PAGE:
Professional Career:

• 1961 Assistant Professor, Faculty of Engineering, Kyoto University
• 1967 Lecture, Faculty of Engineering, Kyoto University
• 1968 Associate Professor, Faculty of Engineering, Kyoto University
• 1969-70 Visiting Associate Professor, Department of Informatics Grenoble University
• 1973 Professor, Faculty of Engineering, Kyoto University
• 1986-90 Director, Data Processing Center, Kyoto University
• 1995-97 Director, University Library, Kyoto University
• 1997 Dean, Faculty of Engineering, Kyoto University
• 1997-03 President, Kyoto University
• 2001-03 President, The Japan Association of National Universities
• 2004-Present President, National Institute of Information and Communications Technology (NICT), Incorporated Administrative Agency, Japan

Major Publications:
(Books in English)

• Nagao, M., Matsuyama, T. (1980) A Structural Analysis of Complex Aerial Photographs, Plenum Pub Corp. (co-authored)
• Nagao, M. (1989) Machine Translation: How Far Can it Go? Oxford University Press
• Nagao, M. (1990) Knowledge and Inference, Academic Press

(Books in Japanese)

• Engineering for Pattern Recognition and Language Understanding. Corona Publishing Co., Ltd. (1989)
• Artificial Intelligence and Human, Iwanami Shoten (1992)
• Digital Library, Iwanami Shoten (1994)
• Natural Language Processing, Iwanami Shoten (co-authored) (1996)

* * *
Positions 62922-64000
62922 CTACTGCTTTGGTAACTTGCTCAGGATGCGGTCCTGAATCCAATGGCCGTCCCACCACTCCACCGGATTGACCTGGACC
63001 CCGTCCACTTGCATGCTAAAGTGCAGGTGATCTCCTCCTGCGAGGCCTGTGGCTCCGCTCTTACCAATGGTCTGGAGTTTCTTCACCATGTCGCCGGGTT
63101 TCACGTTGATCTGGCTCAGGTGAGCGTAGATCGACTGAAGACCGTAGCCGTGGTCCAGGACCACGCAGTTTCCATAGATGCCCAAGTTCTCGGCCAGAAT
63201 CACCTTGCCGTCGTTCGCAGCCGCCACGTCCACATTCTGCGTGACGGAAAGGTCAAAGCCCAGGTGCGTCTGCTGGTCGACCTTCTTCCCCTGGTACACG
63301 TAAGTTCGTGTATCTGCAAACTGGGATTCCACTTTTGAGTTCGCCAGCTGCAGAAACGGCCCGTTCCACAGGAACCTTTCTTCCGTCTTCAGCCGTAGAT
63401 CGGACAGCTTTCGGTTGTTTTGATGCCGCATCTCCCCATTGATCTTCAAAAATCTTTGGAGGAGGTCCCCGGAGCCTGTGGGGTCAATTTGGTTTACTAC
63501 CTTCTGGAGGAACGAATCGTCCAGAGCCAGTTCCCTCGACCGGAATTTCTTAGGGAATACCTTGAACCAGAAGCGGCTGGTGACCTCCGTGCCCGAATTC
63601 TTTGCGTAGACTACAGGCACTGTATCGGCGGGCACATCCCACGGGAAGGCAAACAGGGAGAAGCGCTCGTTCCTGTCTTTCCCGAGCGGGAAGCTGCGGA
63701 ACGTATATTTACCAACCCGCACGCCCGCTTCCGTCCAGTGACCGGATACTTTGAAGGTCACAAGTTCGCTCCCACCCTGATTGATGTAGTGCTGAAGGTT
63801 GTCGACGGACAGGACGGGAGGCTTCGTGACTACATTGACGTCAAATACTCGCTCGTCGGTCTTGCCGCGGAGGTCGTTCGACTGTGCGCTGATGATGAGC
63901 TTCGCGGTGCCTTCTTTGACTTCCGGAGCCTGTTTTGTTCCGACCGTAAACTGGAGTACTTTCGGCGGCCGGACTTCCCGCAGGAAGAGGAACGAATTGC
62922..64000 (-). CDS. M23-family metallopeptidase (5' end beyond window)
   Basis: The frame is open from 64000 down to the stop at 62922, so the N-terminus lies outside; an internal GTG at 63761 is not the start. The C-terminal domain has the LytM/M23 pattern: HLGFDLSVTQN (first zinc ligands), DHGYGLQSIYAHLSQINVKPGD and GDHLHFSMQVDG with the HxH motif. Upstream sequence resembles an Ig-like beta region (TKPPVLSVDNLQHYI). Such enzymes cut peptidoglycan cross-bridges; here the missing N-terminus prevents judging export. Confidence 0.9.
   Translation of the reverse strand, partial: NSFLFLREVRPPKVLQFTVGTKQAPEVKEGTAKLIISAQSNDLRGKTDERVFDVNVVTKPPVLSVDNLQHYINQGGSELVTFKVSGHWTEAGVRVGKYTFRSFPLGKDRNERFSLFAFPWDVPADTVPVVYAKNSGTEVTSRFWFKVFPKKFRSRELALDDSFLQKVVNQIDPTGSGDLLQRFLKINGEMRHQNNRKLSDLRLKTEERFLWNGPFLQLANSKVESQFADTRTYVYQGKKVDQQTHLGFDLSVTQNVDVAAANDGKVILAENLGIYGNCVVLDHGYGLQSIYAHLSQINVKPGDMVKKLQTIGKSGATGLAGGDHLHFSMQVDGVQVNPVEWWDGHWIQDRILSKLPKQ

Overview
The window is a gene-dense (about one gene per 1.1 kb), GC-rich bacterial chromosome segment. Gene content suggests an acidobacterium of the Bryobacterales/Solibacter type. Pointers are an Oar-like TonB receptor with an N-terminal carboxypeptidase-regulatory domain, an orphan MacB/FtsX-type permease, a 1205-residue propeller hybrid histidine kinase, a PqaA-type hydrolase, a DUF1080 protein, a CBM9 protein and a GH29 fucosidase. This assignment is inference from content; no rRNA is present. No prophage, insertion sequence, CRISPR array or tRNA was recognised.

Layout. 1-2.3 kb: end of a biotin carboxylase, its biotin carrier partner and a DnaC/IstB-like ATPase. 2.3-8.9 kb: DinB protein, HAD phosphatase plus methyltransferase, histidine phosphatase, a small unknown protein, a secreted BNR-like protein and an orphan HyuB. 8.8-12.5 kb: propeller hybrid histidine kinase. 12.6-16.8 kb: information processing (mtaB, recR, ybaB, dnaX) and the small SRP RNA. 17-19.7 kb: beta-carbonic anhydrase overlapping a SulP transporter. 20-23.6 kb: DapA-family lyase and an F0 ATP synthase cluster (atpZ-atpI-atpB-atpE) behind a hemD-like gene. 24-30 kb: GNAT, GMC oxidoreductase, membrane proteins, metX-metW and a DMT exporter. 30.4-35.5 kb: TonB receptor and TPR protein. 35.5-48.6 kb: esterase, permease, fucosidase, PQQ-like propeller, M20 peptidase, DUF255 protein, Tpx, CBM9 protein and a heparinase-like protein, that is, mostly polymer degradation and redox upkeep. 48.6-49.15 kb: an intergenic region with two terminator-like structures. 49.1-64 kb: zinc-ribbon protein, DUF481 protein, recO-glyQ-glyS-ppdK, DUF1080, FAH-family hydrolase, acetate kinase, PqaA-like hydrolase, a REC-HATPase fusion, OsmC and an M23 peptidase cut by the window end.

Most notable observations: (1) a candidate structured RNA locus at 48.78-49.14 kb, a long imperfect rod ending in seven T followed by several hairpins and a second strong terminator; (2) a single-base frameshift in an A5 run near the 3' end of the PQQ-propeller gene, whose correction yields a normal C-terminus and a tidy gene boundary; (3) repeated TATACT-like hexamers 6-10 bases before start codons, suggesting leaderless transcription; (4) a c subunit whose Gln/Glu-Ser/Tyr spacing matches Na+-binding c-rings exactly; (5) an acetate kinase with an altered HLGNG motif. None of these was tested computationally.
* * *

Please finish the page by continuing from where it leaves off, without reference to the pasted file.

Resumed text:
• What is “Understanding”, Iwanami Shoten (2001)

Major Awards Received:

• IEEE Emanuel R. Piore Award (1993)
• Culture Prize, ” Bunka-shou” honored by Kyoto Shimbun (1994)
• Distinguished Achievement and Contributions Award (IEICE) (1997)
• IPSJ Contributions Award (1997)
• Medal of Honor (IAMT) (1997)
• Purple Ribbon Medal honored by Japan Government (1997)
• JSAI Achievement Award (1998)
• NHK Broadcast Cultural Award (1998)
• Honorary Degree of Doctor of Science, The University of Nottingham (1999)
• C&C Prize (1999)
• Memorial Award, “Takayanagi Kinen-shou” (2000)
• Lifetime Achievement Award, Association for Computational Linguistics (2003)

Membership in Academic Institutions and Societies:

• President, Japanese Cognitive Science Society (1988-90)
• President, International Association for Machine Translation (IAMT) (1991-93)
• President, Asia-Pacific Association for Machine Translation (AAMT) (1992-96)
• President, The Association for National Language Processing (NLP) (1994-96)
• President, The Institute of Electronics, Information and Communication Engineers (IEICE) (1998-99)
• President, Information Processing Society of Japan (IPSJ) (1999-00)
• IEEE Fellow (1999)
• Member of Science Council of Japan (18th Term) (2000-03)
• President, Japan Library Association (2002-Present)

Submitted by: ANJANA.R.KUMAR
Roll No: 6
Date of submission:27/03/2013